In a blog post about this study, the American Academy of Pediatrics noted that the study was limited because it was conducted in a health system that provides behavioral health, and the participants were insured. Most pediatric primary-care practices lack behavioral health providers. Many young people with substance use disorder may be uninsured or underinsured, which can make it more difficult for these clients to have access to SBIRT and its benefits. Because of these complicating factors, additional studies of the use of SBIRT in other settings are still needed.

Even after the COVID-19 pandemic has ended, it is likely that the behavioral health consequences will persist for months and even years afterward. As a behavioral health provider, you need the right tools to serve your clients and stay efficient. That’s why BestNotes EHR solutions offer many customization options to help you work more effectively, improve profitability, and get the results you and your clients want. Contact us today to learn more or schedule a demo!

date:  Jan 20, 2021
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Drug Decriminalization, Rising Overdose Deaths, and Other Addiction-Related News in Oregon

In November 2020, Oregon residents approved a measure to decriminalize all drugs. However, this was not the only drug and addiction-related story from Oregon. Here are the major substance use and addiction stories out of the state.

Oregon’s Drug Decriminalization Started in Portugal

Fifty-eight percent of Oregon voters in November 2020 approved Measure 110, which will decriminalize all drugs, including cocaine and heroin. Under the law, which will take effect on February 1, 2021, possession of controlled substances would be reclassified from a misdemeanor to a violation with a $100 fine. The measure will also move millions in marijuana tax revenue to support addiction recovery.

Oregon’s new approach aims to focus on diversion and harm reduction for drug use, saving the punitive measures for drug trafficking. This was based on Portugal’s model, which decriminalized hard drugs in 2001. Individuals caught using drugs recreationally are sent to a commission of health and legal experts who evaluate the person and may refer them to voluntary treatment. These changes helped reduce drug-related fatalities, the European Monitoring Centre for Drugs and Drug Addiction (EMCDDA) reported.

Lane County, Oregon Sheriff’s Office Receives Grant for Inmate Substance Abuse Treatment

The Lane County Sheriff’s Office in Oregon has received a three-year Comprehensive Opioid, Stimulant, and Substance Use Site-based Program grant, distributed through the Bureau of Justice Assistance. The office plans to use these funds for the Lane County Jail Substance Abuse and Transition Program.

This program will provide medication-assisted treatment to 20 inmates per month, and education and counseling to another 100 inmates. The program especially targets those individuals with at least two substance use-related jail bookings annually. This may help “to increase their chances of sobriety and reduce their chances of returning to jail,” said Lane County Sheriff Cliff Harrold.

Overdose Fatalities Increase in Oregon

Following similar trends across the country, Oregon saw a nearly 40-percent increase in overdose fatalities in 2020. While most of these deaths involve opioids, other deaths involved methamphetamines and the synthetic opioid fentanyl. Health authorities note that many individuals who already struggle with substance misuse are struggling with social, financial, and health disruptions during the COVID-19 pandemic

To try to reduce overdose deaths, the state is distributing naloxone and using real-time surveillance data to make immediate responses to sudden death increases. The state is also providing methadone to patients through opioid treatment providers.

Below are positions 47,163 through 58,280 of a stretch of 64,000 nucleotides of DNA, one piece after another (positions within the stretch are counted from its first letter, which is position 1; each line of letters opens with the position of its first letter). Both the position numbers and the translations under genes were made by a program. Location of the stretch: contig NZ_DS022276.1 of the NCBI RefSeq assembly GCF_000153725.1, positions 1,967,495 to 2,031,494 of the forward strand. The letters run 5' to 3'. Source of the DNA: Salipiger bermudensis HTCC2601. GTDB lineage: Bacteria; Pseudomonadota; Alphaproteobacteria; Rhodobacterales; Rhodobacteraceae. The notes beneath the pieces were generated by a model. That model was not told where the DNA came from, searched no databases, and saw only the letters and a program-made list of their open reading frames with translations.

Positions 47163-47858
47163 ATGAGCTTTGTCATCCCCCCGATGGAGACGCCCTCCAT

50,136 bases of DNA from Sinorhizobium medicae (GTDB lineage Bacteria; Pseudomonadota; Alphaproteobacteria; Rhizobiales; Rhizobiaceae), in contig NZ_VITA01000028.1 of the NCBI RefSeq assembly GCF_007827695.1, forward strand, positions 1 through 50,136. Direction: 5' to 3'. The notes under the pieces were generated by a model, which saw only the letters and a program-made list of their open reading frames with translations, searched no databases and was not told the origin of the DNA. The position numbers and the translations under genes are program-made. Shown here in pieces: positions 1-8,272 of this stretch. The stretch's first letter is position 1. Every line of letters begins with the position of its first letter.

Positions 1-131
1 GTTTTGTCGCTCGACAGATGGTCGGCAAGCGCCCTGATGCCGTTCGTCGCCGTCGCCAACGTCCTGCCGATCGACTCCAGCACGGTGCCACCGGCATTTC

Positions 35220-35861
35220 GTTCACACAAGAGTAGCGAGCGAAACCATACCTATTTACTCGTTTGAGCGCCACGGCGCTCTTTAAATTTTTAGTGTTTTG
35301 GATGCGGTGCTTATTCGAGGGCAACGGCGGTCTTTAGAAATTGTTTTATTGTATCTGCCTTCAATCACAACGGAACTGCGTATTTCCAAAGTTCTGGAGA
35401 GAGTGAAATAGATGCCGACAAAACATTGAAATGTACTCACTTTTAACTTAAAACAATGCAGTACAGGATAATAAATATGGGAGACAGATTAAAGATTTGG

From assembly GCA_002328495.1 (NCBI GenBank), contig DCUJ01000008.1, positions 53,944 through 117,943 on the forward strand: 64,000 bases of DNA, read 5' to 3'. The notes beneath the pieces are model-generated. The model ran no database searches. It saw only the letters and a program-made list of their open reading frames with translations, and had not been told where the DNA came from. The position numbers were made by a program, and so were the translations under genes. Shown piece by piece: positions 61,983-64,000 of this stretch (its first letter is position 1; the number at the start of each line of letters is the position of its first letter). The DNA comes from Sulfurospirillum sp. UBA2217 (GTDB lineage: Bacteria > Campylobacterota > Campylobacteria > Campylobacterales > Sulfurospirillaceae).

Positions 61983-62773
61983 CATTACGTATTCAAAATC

Grants Pass, Oregon Initiative Aims to Help With Addiction

Grants Pass, Oregon Lieutenant Dennis Ward has launched a new initiative, called “A New Way Home,” that aims to take on substance misuse, addiction, and drug-related fatalities. The initiative is based partly on a program started in Massachusetts called Police Assisted Addiction and Recovery Initiative (PARRI).

The nonprofit Options for Southern Oregon will work with the Grants Pass Department of Public Safety on the new initiative. Under this program, individuals who struggle with addiction and are in possession of a controlled substance are invited to come to the police department and ask for help. They can do so without the fear of getting arrested.

Legislative changes, increased substance misuse, and the rising demand for behavioral health services could create major challenges for addiction treatment providers in Oregon. Make sure your practice is prepared for the demands with the right clinical and business tools. BestNotes EHR software was designed with you in mind, tailored specifically for the needs of behavioral health practices. Contact us today to schedule a free demo or ask questions about our solutions.

date:  Jan 14, 2021
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New Bill for Audio-Only Telemedicine Could Further Encourage Telehealth Growth

U.S. Reps. Jason Smith (R-Mo.) and Tony Cardenas (D-Calif.) in December introduced the Permanency for Audio-Only Telehealth Act to permanently expand Medicare coverage for audio-only telehealth visits.

Until telehealth restrictions were relaxed during the COVID-19 public health emergency, it was difficult or even impossible for behavioral health clinicians to conduct telephone-only visits. Protecting client privacy could be tricky, and getting reimbursed for the telehealth visit was often in question.

Under the new bill, Medicare would reimburse providers for audio-only behavioral health evaluation and management services after the COVID-19 pandemic has ended and other emergency measures for telehealth expire. Geographic restrictions of Medicare also would be removed, so that a Medicare patient’s home could be designated as a delivery site for certain telehealth services.

This bill is one of several telehealth bills that have been introduced in Congress since the start of the COVID-19 pandemic. Opponents of this bill argue that phone calls cannot properly establish a doctor-patient relationship and should only be allowed after an in-person exam. However, groups like the American Psychological Association (APA) have voiced support for this latest bill, saying it can improve health equity for underserved populations. You can read more about the bill’s supporters in a press release issued by Smith’s team.